CSP Today explore the difficulties that the Indian Concentrated Solar Thermal Power industry have faced in treading the fine line between reliance on foreign expertise and building a local manufacturing base.
CSP Today explore the difficulties that the Indian Concentrated Solar Thermal Power industry have faced in treading the fine line between reliance on foreign expertise and building a local manufacturing base, as solar power ramps up in the country.
Developing an indigenous supply chain for solar thermal power projects in India was a fundamental goal of the National Solar Mission (NSM), launched by the Indian Government in 2010. The aim, like in many regions where Concentrating Solar Power technologies exist, is to achieve significant cost reductions through increased demand, economies of scale in production and improvements in component efficiencies. It was predicted that India would be able to make significant steps in achieving grid-parity for CSP through the use of local manpower and materials, all at lower costs than those seen in more established markets in Europe and the US.
Under Phase I of the NSM the domestic content requirement made it mandatory for projects to source 30% of their components from local sources, a target that has since been scrutinized by experts in the industry. The unconventional components used in Concentrating Solar Power plants and the lack of experience in India to manufacture such components has led to a reliance on foreign manufactures, that has made this target unrealistic if low costs are to be maintained by developers.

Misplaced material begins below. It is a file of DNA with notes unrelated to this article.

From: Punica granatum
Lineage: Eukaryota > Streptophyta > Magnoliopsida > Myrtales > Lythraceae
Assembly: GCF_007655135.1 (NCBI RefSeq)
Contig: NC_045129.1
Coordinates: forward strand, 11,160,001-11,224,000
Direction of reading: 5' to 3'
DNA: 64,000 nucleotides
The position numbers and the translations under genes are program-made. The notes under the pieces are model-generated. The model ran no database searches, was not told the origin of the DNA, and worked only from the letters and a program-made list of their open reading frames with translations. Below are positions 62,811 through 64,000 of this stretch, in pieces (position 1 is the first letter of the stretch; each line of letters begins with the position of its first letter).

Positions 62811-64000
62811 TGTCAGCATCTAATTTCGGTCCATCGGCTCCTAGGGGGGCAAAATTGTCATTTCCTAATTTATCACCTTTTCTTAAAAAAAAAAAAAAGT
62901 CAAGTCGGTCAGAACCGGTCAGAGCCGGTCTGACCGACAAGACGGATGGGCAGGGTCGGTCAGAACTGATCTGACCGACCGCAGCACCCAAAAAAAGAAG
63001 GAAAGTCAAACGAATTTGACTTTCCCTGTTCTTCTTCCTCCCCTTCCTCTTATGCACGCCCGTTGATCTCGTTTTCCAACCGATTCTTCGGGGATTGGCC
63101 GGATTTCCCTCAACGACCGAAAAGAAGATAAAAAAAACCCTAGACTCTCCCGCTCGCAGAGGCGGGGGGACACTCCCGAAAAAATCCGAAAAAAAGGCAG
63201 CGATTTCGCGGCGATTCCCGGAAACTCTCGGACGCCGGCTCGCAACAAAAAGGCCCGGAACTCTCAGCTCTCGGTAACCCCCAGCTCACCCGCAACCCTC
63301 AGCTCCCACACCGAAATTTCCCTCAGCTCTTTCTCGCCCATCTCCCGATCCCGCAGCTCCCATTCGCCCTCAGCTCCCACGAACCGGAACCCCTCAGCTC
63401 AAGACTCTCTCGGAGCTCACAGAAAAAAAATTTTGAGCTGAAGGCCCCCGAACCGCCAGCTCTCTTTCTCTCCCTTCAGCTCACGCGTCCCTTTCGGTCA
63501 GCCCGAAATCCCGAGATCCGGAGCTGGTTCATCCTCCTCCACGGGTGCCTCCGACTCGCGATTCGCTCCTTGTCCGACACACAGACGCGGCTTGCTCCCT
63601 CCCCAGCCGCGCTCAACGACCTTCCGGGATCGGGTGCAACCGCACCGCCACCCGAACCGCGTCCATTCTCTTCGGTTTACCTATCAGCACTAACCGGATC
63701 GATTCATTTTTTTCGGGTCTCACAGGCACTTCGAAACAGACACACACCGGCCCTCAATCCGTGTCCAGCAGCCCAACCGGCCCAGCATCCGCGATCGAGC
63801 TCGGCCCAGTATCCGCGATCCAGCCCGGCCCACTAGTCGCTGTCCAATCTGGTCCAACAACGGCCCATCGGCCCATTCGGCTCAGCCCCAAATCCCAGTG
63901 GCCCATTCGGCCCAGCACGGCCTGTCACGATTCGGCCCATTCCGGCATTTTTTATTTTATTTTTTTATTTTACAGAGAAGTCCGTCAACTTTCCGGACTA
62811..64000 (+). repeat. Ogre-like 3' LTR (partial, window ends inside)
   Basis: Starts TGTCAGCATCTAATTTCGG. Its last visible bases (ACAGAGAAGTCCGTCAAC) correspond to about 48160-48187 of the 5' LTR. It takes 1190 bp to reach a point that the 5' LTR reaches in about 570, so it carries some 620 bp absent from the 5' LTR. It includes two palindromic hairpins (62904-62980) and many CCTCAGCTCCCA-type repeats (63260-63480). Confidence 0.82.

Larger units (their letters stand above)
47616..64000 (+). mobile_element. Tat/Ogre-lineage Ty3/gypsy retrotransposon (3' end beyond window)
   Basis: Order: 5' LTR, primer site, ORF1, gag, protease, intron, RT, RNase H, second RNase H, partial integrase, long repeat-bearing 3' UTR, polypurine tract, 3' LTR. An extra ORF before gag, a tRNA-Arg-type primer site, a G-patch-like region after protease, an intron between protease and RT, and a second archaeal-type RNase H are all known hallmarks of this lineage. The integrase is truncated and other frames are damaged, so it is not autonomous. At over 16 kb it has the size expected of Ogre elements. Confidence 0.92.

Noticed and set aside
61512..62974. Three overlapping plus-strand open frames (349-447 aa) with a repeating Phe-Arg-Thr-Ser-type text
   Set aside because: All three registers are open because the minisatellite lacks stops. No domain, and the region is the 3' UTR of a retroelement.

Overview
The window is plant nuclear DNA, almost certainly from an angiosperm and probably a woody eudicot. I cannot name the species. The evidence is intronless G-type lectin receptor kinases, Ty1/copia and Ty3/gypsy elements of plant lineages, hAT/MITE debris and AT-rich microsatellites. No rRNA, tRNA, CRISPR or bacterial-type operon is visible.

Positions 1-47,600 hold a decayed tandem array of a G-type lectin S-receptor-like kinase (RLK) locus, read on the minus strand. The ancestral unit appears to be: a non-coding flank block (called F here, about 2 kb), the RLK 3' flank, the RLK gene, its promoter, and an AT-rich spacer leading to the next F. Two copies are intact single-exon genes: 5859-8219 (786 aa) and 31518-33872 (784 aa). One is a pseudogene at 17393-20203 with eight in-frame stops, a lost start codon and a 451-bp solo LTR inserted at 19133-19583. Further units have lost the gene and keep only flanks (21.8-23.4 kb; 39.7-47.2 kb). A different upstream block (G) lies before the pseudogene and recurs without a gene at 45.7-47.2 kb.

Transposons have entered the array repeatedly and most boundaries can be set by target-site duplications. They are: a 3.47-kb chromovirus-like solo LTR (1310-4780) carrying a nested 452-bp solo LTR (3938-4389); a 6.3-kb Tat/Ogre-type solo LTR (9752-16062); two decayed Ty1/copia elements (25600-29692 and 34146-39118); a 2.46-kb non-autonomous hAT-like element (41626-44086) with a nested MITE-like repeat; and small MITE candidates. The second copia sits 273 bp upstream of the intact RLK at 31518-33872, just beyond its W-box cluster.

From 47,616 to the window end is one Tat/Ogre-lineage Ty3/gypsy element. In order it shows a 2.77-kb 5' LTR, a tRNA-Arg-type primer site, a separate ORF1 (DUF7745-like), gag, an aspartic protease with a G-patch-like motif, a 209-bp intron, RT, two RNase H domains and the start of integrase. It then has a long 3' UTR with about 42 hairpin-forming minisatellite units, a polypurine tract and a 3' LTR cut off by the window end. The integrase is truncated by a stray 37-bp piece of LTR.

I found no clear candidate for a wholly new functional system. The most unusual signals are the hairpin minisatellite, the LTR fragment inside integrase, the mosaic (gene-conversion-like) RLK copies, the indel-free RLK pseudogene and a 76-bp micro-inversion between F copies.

The supply of important solar field and power block components has primarily come from Europe. Recent weeks have seen Siemens, General Electric and Areva announcing orders from Indian developers to supply turbines for Phase I projects. Godawari Power & Ispat, Megha Engineering, Reliance Power, Corporate Ispat Alloys and Lanco, all developing projects under the NSM, have placed these orders.
Although solar field components such as pumps and motors could be sourced from local manufacturers there has been little evidence to suggest that Phase I developers have placed these orders. Furthermore, the reliance on foreign EPC groups to undertake plant construction and design, has led to questions surrounding the tension between training local manpower in the long-term and finishing projects within the required time frame and budget.
To overcome the challenge of creating a local manufacturing base in India, CSP Today has announced this week that the World Bank, Cargo Power & Infrastructure, FAST and Lauren CCL will participate at the 3rd CSP Today India Summit 2012 (New Delhi, 14-15 March). The impact of Phase I on indigenisation and the steps that must be taken to ramp up future manufacturing in India will form a critical part of the discussion in New Delhi. In addition experts from Siemens, Areva and Thermosol Glass will outline the key supply chain challenges facing Indian CSP and the role they have played to lower costs and improve efficiencies for Phase I projects.
Other confirmed participants include the Ministry of New and Renewable Energy, Central Electricity Regulatory Commission, Solar Energy Centre, Torresol Energy, Abengoa, Godawari Power and Ispat, Siemens, Reliance power and many more leading CSP players. The event is set to take place on 14-15 March in New Delhi, with over 350 delegates in attendance.